Weight Loss Support - Does WHAT I eat matter?




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RadaTwirl
01-19-2014, 09:02 PM
I'm a junk food girl.
My two favorite foods? Tater Tots and cheesecake. With my handy dandy calorie counter app (that allows me 1400 calories a day) I don't restrict myself from certain foods. If I can spend the calories or think it's worth it, I'll eat that cheeseburger. I'll have half of that cheesecake. Or I'll eat those 2 oz. of potato chips.
My question is, does it really matter what I eat as long as I stay under the calories I'm allotted? I don't feel like eating these high-density foods is leaving me unable to eat food.
For instance, 1 tablespoon of canned funfetti frosting is 70 calories. If I feel like I'm about to binge, I carefully measure out a tablespoon and let myself have it, and it works great.
Yesterday, I had two slices of pizza for 300 calories.
I'm also eating healthy, I'm eating dried cranberries, almonds, spinach, lettuce, lots of legumes and all my oils are good healthy oils. Obviously, it's rare that I'm able to chow down on an entire piece of cheesecake, but is there any reason why I shouldn't have some of it?
I feel like restricting myself from things like candy will just make me want to binge. I'm very honest with the amounts that I eat on my calorie tracker.
The only thing I almost completely kicked is my diet soda habit, but I do let myself have 16 oz. once or twice a week, but I used to drink it like water.

I am losing weight and I'm taking my multivitamin.

Yes, I am making a lifestyle change as well, just to clarify. It just may not be quite as drastic as some of the people on here, and the reason for that is simply because I'm young and I think it's a part of youth to be able to eat pizza and not feel totally guilty about it. But many of my habits have changed, I feel like I'm eating very reasonably, like a normal teenage girl eats, but in less amounts.

I want to keep making it clear that I am eating healthy as well, plenty of fruit and veggies and skinless boneless chicken breasts, but I still like to eat sorbet and candy and tater tots (if I can spend the calories) and pasta and pizza.

Am I losing out on something by doing this? I feel like it controls my binging.


Larry H
01-19-2014, 09:21 PM
I am with you. That is what I love most about calorie counting, absolutely nothing is off limits provided I stay within my calorie allowance currently 1,440. If I want to eat 1,440 calories of ice cream I can. Of course if I do that I can eat nothing else that day so I have not done that. I often eat pizza and smaller amounts of ice cream. This freedom keeps me from feeling deprived and rebelling against my eating plan. This is a great way for me to eat.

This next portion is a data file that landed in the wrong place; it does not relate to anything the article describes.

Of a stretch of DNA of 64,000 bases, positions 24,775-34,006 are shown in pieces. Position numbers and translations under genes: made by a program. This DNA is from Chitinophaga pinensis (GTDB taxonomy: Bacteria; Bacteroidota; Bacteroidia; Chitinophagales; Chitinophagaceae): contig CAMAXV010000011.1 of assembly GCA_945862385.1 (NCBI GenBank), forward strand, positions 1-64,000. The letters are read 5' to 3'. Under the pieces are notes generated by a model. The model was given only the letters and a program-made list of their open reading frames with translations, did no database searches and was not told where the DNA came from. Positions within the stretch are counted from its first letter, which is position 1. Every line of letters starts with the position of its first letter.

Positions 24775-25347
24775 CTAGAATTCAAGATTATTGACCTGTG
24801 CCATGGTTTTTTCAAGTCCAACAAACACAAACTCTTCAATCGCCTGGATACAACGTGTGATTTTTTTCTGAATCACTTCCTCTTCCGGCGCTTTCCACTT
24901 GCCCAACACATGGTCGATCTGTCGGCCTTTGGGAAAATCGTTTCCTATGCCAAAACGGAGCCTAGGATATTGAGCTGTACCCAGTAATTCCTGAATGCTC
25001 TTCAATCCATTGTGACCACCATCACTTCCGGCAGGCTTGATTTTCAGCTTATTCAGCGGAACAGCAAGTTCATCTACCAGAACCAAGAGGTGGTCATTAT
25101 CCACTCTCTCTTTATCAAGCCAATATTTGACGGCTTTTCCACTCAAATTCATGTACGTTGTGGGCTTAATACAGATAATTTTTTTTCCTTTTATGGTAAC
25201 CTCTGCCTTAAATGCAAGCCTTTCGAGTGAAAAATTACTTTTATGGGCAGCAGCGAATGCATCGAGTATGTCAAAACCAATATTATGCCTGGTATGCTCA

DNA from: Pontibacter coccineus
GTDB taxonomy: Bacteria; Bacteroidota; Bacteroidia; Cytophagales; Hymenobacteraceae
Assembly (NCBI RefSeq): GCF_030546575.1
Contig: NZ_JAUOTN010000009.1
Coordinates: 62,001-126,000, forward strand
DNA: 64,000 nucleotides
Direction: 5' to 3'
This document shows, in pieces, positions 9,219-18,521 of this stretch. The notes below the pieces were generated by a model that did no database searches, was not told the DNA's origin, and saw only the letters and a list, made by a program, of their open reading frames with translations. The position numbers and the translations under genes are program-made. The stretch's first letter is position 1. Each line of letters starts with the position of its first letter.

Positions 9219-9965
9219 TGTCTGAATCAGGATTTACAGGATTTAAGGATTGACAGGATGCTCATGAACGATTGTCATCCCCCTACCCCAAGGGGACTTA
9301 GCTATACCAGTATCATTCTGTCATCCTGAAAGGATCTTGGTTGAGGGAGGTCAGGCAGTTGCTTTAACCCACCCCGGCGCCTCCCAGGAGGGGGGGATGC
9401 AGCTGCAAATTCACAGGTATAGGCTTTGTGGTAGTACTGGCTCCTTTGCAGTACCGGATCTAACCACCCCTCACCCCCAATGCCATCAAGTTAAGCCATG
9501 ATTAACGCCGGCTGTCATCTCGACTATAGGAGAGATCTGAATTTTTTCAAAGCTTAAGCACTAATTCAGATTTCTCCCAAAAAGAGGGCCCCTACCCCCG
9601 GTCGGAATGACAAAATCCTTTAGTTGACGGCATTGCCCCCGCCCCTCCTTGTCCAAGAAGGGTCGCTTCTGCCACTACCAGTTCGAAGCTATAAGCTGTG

IanG
01-19-2014, 09:47 PM
Look, for weight loss it is going to work. My diet started out pretty much just by cutting down on what I was already eating.

But fast forward a year and I am eating completely different and healthier foods. What's the difference? Well, I can eat more and still lose weight (mostly). And I get other health benefits beyond weight loss. For example, my hair, eyes and skin look and feel better from eating a more balanced diet. I am also off BP medication and cholesterol medication.

So do what works but keep an open mind to making positive changes. I did and it worked wonders!


kelijpa
01-19-2014, 09:58 PM
Sounds like you are finding a healthy balance. If measuring out a treat is helping you control bingeing that is great.

Having a planned treat on the weekend keeps me on plan during the week and is working well for me.

Wishing you continued success :sunny:

Great comment from Ian So do what works but keep an open mind to making positive changes. I did and it worked wonders!

Chardonnay
01-19-2014, 10:47 PM
I believe in the calories eaten vs. calories burned idea. Although I know that certain foods slow down my already damaged metabolism, like dairy and alcohol. If I only ate 1800 calories worth of wine and cheese each day, I'd not be losing as quickly as if I had 3 nutritious meals with fruits, veggies etc and moderate wine. Not to mention I'd be sick as a dog from heartburn and other not-so-fun digestive issues!!! But that's my body. I always make allowances for things I love so that I don't feel deprived.

Jacqui_D
01-19-2014, 11:04 PM
To answer your question "Does it matter what I eat," yes, it does matter what you eat, and if you were eating nothing but junk food, there would be a reason to be concerned because the quality of food you eat matters to your health. However, it sounds like you eat healthy foods. You just choose also to have some treats within your calorie limits, and if that's working for you, I don't see any reason to change it.

Moving Forward
01-19-2014, 11:36 PM
From the sounds of it, you've found a nice balance. The habits you will maintain are the habits you can live with.

Sasha29
01-20-2014, 01:52 AM
What you are doing sounds totally reasonable. I'm impressed that you can stop at two slices of pizza or one spoonful of frosting. To stop my bingeing, I had to cut those things out completely because I could never stop at just two slices. So good for you!

The only thing I would suggest is to keep an eye on how your body feels after eating certain foods. You may discover that certain foods slow down your weight loss or make you feel sluggish after eating.

Samantha18
01-20-2014, 04:26 AM
That sounds like a good plan. Moderating yourself around the more junky food, while still enjoying it and fitting in more veggies and fruit is a maintainable plan. I've lost weight the day after eating Mcdonalds, Pizza Hut, etc... because it was within my calorie count.